For the Colorado Rockies, the Playoffs Start Now

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For the Colorado Rockies, the Playoffs Start Now
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That was a difficult series to take. With the win on Monday, the Rockies were riding high—3.5 games out of the wild card and gaining ground with a rare road win.

Two games later, and two close losses later...well, it's not as happy times. There is no joy in D-ville.

The Rockies continue to be a tale of two teams with extremes I’ve never seen before. Home, they are a smooth team, with the best hitting numbers in the National League. On the road, they are one of the worst teams in the league.

Against the Giants, the Rockies scored only five runs in three games. Yeah, yeah, San Francisco’s AT&T Park is a pitcher's park. But the Rockies make any fourth starter that you never heard of look like a Cy Young candidate on the road; the Rockies make AT&T look much tougher to hit in than it really is.

The Rockies had their ace Ubaldo Jimenez on the mound looking for his 18th win, and the last four times he’s started, the Rockies didn’t come through for him. This one wasn’t on Jimenez, who threw a complete game and only gave up two runs and struck out 10 Giants.

This one ended because of some crazy plays and some incredible baserunning aggressiveness, which you have to have when playing small ball. But it still ended up as a loss for the Colorado Rockies.

Another road loss. Another game where the Rockies couldn’t score.

The big question, are the Rockies done? Technically, no—which is great, as we are playing semi-meaningful games in September. It wasn’t that many years ago, before the Gen-R gang arrived, when the Rockies weren’t playing meaningful games in June. To be only 5.5 games out at the first of September is a good thing when you look at the big picture.

However, I’ve never seen a team that can’t score or win on the road actually make the playoffs. This Jekyll and Hyde syndrome the Rockies have this year is pretty extreme. Ultimately it’s too much to overcome. Every team drops off on the road. Hitting numbers and winning percentages go down on the road, and that’s normal. Not to the extreme of the Rockies have this season, though—that’s NOT normal.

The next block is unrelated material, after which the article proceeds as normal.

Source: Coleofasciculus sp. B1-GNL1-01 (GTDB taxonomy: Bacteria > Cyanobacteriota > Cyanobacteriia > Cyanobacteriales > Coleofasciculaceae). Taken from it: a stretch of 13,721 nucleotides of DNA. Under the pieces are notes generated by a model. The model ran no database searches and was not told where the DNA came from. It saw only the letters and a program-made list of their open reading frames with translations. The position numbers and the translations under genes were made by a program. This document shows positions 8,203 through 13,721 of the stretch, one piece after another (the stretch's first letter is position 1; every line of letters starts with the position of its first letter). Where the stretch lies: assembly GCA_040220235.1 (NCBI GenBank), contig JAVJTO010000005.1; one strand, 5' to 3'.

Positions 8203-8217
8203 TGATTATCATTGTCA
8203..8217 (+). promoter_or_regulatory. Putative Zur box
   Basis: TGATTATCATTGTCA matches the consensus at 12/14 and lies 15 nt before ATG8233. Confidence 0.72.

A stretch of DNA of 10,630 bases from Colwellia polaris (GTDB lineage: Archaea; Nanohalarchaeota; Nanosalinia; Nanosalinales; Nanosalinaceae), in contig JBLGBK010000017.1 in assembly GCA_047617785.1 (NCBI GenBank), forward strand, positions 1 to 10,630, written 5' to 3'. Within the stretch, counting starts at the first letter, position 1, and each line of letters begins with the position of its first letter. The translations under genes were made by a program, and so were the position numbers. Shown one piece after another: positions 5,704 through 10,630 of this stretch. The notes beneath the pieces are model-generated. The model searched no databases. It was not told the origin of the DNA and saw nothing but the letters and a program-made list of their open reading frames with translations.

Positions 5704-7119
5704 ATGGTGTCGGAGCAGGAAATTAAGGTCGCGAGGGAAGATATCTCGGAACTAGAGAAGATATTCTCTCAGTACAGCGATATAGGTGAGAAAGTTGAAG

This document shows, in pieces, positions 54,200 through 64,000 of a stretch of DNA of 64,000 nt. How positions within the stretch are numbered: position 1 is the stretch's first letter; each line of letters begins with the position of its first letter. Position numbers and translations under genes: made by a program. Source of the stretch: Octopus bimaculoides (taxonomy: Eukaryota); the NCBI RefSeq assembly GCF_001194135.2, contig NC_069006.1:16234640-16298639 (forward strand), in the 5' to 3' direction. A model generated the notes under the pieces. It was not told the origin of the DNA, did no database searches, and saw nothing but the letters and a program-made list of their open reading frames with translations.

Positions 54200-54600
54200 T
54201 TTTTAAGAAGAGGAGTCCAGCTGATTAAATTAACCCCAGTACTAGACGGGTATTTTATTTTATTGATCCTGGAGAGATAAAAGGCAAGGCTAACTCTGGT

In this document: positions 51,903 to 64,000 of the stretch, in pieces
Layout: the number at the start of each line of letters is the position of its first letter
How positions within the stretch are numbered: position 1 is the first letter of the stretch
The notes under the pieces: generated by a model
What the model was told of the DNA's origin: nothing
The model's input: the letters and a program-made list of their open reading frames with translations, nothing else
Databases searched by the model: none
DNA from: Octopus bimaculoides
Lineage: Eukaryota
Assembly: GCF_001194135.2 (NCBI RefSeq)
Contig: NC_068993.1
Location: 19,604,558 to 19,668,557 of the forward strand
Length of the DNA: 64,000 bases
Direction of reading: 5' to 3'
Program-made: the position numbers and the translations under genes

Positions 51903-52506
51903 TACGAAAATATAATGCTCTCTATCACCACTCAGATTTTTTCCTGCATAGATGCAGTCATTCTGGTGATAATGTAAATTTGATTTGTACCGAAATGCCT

One of the things many casual fans of sports usually miss and don’t fully grasp about baseball is the playoffs actually start in the regular season. The last month is actually the first round of the playoffs.

Where basketball and hockey have several teams making the playoffs, making the last couple of months just jockeying for seeding, baseball only has eight out of 30 teams making the actual playoffs, the lowest percentage of any of the major leagues.

The last month of baseball season is fun to watch and unique in sports. It’s one of the true charms that make baseball so great—and the Rockies are a part of it! If you look at the last month as the first round of baseball playoffs, the Rockies made it in...barely.

What do the Rockies need to happen to make a push and win some games? The pitching can’t miss a beat. Not a bad inning from anyone.

They also need a hitter to help out Carlos Gonzalez. You don’t have to be a genius to know that the Rockies have a problem with their lineup when Melvin Mora is the cleanup hitter.

Who steps up for the Colorado Rockies? I'm hoping that guy is Eric Young Jr. He's the only major change in the Rockies lineup. If he can get on enough, I'm hoping he sparks the rest of the offense.  

Now they need to win some games on the road, or it will be all for naught. A key to winning baseball...score more runs than the other team.

This article is also featured on The Rockies Reporter and on My Team Rivals: Rockies.

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